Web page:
Tag Archives: bookselling

Books: The 3800 block of San Diego’s 5th Avenue in Hillcrest

Bookseller Jan Tonnesen thumbs through a first edition Dr. Suess book at 5th Avenue Books in San Diego, Calif., earlier this month. Fifth Avenue Books is one of two terrific bookstores on the 3800 block of 5th Avenue in the Hillcrest area. The other is Bluestocking books, almost directly across the street. Photo by John Doucette.

SAN DIEGO, Calif. – Folks here said the number of bookstores in the city has dwindled in recent years, but I had time during a recent work trip to visit two terrific shops on opposite sides of 5th Avenue in the Hillcrest area – 5th Avenue Books, which sells used, and Bluestocking Books, which sells a mix of new and used.

The former Borders location in Gaslamp notably lay empty, which is not unlike an awful lot of towns, but a big recent loss for rare and used book hunters fond independent sellers was the ultimate shuttering of Wahrenbrock’s Book House, following the 2008 death of its owner. But a few shops are still going, including in and around Hillcrest, and I keep hoping people will rediscover the joy of going to a cool bookstore and finding either something wanted or something you didn’t know you needed.

With 5th Avenue and Bluestocking so close, I urge them to mate and make some beautiful new bookstores. I’m not 100 percent certain of the science behind my proposal. Regardless, the Hillcrest Town Council should petition the City Council to fund the purchase of a huge scented candle, as well as the rental of a Commodores cover band to play an autumn evening set in the middle of the avenue. Just see where it goes, San Diego. Let’s see them try to resist the silky allure of 1978’s “Say Yeah.”

Anyway. I visited Bluestocking first, where owner Kris Nelson said the store’s name roughly means “oddball,” and also refers to an intellectual woman. There’s also a brief history of the term at the store site. The number is (619) 296-1424, and they have a Facebook fan site at this link. I browsed fiction, mostly, then compulsively bought a Tim Seibles poetry collection, which you can look forward to among the prizes for next year’s Fortune Cookie Fortune Writing Contest. Say, did you hear about the National Book Award nominations yet? Still cool.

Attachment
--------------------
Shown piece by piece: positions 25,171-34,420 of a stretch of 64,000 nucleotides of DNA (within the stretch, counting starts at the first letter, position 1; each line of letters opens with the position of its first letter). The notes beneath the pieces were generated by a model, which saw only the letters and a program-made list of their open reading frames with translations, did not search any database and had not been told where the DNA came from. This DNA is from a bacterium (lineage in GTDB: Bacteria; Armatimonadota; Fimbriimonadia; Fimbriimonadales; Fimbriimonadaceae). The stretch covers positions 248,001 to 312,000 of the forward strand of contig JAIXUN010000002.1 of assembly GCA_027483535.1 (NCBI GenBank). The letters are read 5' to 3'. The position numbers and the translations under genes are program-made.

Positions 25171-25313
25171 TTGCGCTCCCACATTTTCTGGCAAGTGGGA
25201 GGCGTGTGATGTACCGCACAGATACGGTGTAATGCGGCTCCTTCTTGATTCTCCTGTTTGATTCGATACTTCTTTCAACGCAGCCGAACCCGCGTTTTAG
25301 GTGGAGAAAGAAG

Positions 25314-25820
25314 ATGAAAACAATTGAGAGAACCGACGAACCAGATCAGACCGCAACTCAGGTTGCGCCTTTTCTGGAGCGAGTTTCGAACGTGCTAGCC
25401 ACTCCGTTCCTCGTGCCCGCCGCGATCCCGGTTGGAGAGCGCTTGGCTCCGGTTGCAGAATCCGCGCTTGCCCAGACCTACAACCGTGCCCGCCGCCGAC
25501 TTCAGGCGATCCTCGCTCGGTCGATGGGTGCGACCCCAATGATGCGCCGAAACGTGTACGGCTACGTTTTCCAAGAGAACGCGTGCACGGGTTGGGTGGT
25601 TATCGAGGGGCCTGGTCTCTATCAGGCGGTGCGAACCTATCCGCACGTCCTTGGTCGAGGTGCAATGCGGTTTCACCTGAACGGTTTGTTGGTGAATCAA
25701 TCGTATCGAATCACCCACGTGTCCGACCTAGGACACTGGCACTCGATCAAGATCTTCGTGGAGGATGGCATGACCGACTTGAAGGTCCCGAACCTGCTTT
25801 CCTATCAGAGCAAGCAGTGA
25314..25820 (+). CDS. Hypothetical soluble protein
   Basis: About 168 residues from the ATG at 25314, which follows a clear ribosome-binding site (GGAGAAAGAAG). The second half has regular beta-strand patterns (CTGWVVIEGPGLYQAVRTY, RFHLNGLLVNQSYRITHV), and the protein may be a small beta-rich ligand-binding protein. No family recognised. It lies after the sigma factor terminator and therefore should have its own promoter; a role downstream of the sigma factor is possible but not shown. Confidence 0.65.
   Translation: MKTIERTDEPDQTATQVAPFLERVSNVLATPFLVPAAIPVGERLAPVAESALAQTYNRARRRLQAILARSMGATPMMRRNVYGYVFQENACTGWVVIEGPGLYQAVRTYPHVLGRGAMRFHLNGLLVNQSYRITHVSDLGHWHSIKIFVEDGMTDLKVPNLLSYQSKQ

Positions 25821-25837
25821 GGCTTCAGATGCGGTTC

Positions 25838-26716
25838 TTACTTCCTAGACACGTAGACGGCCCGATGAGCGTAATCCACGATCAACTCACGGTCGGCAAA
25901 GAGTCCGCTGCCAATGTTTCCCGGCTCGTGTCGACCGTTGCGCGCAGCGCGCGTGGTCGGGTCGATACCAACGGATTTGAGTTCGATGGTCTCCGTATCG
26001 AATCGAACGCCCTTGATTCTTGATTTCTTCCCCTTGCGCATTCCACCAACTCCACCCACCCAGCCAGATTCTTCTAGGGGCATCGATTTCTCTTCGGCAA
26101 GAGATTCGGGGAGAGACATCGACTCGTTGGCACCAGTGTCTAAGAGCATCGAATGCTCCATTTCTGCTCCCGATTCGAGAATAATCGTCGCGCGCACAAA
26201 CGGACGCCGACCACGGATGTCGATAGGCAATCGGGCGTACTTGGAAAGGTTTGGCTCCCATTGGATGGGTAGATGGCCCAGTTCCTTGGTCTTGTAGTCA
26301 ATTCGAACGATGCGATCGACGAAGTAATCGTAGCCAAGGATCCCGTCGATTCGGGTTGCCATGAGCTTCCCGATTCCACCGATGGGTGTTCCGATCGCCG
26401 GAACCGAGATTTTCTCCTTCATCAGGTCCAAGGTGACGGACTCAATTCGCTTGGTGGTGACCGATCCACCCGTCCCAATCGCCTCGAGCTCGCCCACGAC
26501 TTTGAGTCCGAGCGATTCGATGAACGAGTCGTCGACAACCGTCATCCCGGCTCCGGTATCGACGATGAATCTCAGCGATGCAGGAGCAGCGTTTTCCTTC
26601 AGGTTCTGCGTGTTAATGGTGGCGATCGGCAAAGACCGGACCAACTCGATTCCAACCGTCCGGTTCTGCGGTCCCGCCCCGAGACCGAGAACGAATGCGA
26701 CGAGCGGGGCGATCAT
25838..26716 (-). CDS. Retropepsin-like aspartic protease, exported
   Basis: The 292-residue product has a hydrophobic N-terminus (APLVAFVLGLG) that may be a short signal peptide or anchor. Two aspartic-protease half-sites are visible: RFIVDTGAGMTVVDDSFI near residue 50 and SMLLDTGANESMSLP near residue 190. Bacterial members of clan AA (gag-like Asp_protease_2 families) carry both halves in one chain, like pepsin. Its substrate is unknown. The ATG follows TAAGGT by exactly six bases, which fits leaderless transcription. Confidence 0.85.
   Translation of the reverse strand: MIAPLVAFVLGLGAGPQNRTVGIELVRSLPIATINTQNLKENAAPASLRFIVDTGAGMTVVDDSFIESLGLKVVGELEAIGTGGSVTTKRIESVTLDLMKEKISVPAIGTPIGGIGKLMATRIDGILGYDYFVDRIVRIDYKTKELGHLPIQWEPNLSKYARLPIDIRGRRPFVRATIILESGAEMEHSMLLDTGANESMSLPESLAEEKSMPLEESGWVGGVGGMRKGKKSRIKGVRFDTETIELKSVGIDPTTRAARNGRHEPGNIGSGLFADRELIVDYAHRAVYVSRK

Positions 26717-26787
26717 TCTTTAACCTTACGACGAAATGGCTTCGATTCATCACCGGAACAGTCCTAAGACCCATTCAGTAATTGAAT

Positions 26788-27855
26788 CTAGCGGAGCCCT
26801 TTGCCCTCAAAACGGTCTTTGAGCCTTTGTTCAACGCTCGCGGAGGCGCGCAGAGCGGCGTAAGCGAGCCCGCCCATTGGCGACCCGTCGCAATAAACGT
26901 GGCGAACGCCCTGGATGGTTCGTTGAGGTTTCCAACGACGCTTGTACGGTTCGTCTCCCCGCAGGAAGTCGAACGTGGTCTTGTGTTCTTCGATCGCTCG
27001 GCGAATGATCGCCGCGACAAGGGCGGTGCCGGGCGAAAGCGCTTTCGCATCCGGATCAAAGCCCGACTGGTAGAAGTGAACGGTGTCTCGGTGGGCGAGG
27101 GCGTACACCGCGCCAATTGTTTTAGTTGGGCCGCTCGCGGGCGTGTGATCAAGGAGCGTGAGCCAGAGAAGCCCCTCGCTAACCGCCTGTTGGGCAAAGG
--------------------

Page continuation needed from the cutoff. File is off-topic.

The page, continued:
Nelson said the store has a fairly simple philosophy:

Come as you are. Dress how you want. Why can’t we all just be equal?

She’s had the store for 13 years, though there’s been a bookstore here since the 1960s.

I love our neighborhood. It’s still a great walking neighborhood with trees. It’s a very tolerant neighborhood.

She even met her husband here in the store, when he showed up for a poetry reading and then bought a book. The store is doing well, she noted, in part due to the shuttering of Borders — similar to what I heard at an independent store in Rhode Island last year.

We’ve seen a bump. We’ve also seen a bump because some of the used stores have been closing, which is sad.

Bluestocking bookseller Dawn Marie said:

A lot of the bookstores we used to have closed, but so has Borders. There’s one Barnes & Noble, and they’ve really cut back.

In addition to new books, Bluestocking has taken on services such as handling magazine subscriptions. Said Marie:

It boils down to where can [customers] get the services they need? And that’s what lets us grow. There’s still growth happening, but its stores that are really service-oriented.

Bluestocking Books exterior.

Kris Nelson, owner of Bluestocking Books in the Hillcrest neighborhood of San Diego, Calif.

Bluestocking Books.

Bluestocking Books interior.

I didn’t have time to venture out to other recommended shops — Adams Avenue Book Store in Normal Heights and D.G. Wills Books in La Jolla [the latter has a Loeb Classical Library and Western Philosophy wall and, man, check out their YouTube channel] — but I loved San Diego like stupid loves low expectations. I aim to be back, and also aim to check these spots out.

That said, I found so much great stuff at Bluestocking Books and 5th Avenue Books, I ended up with a challenging carry-on situation for the flight back to Virginia. There are worse problems to have.

Across the street from Bluestocking, I spoke with Jan Tonnesen, a bookseller at 5th Avenue Books. He worked for three decades at Wahrenbrock’s before it closed.